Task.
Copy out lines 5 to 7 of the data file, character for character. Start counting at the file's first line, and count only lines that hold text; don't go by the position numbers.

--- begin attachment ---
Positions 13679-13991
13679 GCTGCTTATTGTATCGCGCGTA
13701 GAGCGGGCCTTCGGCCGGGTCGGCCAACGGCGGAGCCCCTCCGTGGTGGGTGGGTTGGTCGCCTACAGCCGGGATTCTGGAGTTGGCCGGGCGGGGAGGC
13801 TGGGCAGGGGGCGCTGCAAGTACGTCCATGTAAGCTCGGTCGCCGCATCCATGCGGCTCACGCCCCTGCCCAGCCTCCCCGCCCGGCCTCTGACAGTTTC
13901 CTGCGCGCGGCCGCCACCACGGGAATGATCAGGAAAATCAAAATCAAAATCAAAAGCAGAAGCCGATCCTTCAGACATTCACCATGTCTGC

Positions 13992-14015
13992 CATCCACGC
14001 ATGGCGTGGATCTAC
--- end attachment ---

13901 CTGCGCGCGGCCGCCACCACGGGAATGATCAGGAAAATCAAAATCAAAATCAAAAGCAGAAGCCGATCCTTCAGACATTCACCATGTCTGC

Positions 13992-14015
13992 CATCCACGC